Aug 27

Opening Address to Faculty and Staff 2014


Welcome to our new colleagues, and welcome back to all of you.

As many of you know I have a strong fondness, ok some might call it an obsession with baseball.  And as Elane often reminds me, it is because of this obsession, I mean fondness, that I will often use sports metaphors to make a point.  So forgive me if I break into a sports comparison – but I really think this metaphor works well.

My favorite part of the baseball season doesn’t even occur during the season itself – it takes place at the end of February.  After a long cold winter, when we as fans believe the temperature will never get above freezing, players begin to report to spring training. New members of the team find quiet corners of the field and begin to get to know the veterans; in the press box there is always talk of a new player or two who has joined the club, and will make a big difference in the success of the year’s campaign.

In February every team is in first place, every team has a chance to go to the World Series – this is no small order for my favorite team – the Chicago Cubs, I mean we haven’t won a World Series since 1908.  Yet in the spring every team is full of energy and looks forward to the 162 game season believing it will be the best they have ever played.   Spring Training is a new beginning, a fresh start for every player – so what if you hit .230 last year, it’s February and during Spring Training every player can be a member of the Hall of Fame.

I love the beginning of the school year – September is filled with anticipation, excitement and energy levels that could seriously reduce our need for fossil fuels, it is the time of the year when we are all refreshed, and hopeful.  Every student is at the top of the class, every parent conference is filled with the promise of partnership, and the schedule is filled with endless days teeming with the opportunity to cover all the projects we dreamed of doing during the summer.

It’s a new beginning; a fresh start for our students, a chance to work with new colleagues and an opportunity to try something new in our classrooms.

While it is autumn on the calendar, September for educators is a time of rebirth and renewal.  Those of us who have spent our lives living the cycle of the school year enter September with hope and anticipation.  Like our students, we have had one more year of growth, development and experience.  We come to campus with an eagerness to connect with our students and to make this year our best year.  There is idealism in this cycle that I hope we, as educators never lose.  Built into this time of new beginnings is the extension of opportunity we give to every student.  Like the baseball player who comes to spring training in February, our students come to us in September filled with potential and eager to succeed.  Each of them is a candidate for the Hall of Fame and it is exciting to consider the season ahead.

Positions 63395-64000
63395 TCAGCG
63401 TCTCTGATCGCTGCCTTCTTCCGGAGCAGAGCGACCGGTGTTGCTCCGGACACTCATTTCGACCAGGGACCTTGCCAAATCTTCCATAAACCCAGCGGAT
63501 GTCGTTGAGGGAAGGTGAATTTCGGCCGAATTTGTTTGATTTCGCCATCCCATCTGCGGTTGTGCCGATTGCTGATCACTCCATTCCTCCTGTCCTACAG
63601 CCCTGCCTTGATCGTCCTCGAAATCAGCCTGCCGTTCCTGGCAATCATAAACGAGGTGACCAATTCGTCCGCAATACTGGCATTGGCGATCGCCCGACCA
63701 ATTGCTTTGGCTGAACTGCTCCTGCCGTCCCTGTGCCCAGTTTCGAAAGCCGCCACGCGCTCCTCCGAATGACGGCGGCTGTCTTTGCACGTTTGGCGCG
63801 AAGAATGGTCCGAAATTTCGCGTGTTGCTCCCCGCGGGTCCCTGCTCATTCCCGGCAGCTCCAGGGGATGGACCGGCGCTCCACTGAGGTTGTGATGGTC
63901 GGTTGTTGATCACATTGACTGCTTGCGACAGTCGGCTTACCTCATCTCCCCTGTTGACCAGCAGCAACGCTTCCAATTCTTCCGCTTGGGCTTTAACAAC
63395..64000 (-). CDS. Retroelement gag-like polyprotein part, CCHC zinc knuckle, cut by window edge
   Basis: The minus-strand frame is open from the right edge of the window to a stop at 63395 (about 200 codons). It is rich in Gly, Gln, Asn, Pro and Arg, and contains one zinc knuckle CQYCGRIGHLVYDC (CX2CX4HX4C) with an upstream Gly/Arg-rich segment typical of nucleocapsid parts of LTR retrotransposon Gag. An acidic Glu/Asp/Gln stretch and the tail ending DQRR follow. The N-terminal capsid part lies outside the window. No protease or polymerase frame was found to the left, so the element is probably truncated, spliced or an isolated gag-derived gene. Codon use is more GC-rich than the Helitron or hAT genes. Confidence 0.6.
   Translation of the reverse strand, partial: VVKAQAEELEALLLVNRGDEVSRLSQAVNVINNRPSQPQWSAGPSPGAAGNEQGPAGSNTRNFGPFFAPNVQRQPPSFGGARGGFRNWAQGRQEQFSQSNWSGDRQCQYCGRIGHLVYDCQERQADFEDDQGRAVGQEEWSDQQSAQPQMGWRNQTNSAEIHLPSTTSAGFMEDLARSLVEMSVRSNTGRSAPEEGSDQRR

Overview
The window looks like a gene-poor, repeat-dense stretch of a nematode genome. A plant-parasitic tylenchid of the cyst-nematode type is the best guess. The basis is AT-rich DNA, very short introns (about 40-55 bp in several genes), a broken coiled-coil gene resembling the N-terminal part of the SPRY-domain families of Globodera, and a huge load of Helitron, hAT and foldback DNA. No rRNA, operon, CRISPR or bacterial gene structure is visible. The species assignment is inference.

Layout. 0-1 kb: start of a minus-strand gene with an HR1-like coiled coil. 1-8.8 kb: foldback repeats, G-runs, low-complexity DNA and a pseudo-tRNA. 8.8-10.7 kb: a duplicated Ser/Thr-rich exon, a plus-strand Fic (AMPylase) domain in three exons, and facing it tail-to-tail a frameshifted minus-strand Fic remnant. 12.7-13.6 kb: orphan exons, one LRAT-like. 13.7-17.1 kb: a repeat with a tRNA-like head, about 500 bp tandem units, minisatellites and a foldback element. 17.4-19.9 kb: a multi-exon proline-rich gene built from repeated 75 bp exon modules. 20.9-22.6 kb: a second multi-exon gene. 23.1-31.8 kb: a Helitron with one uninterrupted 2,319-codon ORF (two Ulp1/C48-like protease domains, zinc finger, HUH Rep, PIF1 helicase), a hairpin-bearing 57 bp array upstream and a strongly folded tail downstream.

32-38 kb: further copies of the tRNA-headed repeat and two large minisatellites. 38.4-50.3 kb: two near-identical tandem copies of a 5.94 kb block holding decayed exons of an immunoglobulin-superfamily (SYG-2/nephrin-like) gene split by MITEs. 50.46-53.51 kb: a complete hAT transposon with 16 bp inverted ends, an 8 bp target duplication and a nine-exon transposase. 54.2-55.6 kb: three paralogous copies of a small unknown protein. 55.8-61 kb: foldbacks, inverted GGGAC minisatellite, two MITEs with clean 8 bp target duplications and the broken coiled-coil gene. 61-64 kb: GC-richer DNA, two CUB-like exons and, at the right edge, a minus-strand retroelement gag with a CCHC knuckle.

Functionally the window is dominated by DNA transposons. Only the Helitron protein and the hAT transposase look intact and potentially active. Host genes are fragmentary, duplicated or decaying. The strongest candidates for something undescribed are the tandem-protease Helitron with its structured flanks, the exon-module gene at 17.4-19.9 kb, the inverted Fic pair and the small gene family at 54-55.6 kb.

Like most of you, I have a stack of summer reading that has collected over the months waiting for those magical weeks of vacation when I can fully engage in big picture thoughts, and ideas.  I must confess that Sandra Boynton and Dr. Seuss have dominated my reading lists since my granddaughter arrived.

However, one of the books I read this summer ended up in my stack after I watched an inspiring TED Talk by author and educator Simon Sinek. In the book, Start with Why, Sinek asked – why are some people and organizations more innovative or influential than others?

Why do some companies and organizations build immense trust and command great loyalty?  Even among the successful, why are so few able to repeat their successes over and over?

As Sinek put it, “Any organization can explain what it does; some can explain how they do it; but very few can clearly articulate why.”  Why is not about raising money or meeting a budget – those are results.  Why do we exist?  Why do we do the things we do?  Why do families choose us instead of another school?

Sinek argues that those who start with why never manipulate, they inspire.  And people follow not because they have to, but because they want to.

Sinek suggests that the most successful people and institutions, those organizations that build trust and inspire people to support them start with why as their foundation.  He concludes, “People don’t buy into what you do, they buy into why you do it.”

I found Sinek’s argument compelling; it reminded me of the conversations we had during the construction of our Educational Statement of Purpose.  After all the Statement truly is a document that sets out to explain why we do what we do – it is a statement of our beliefs as an educational institution.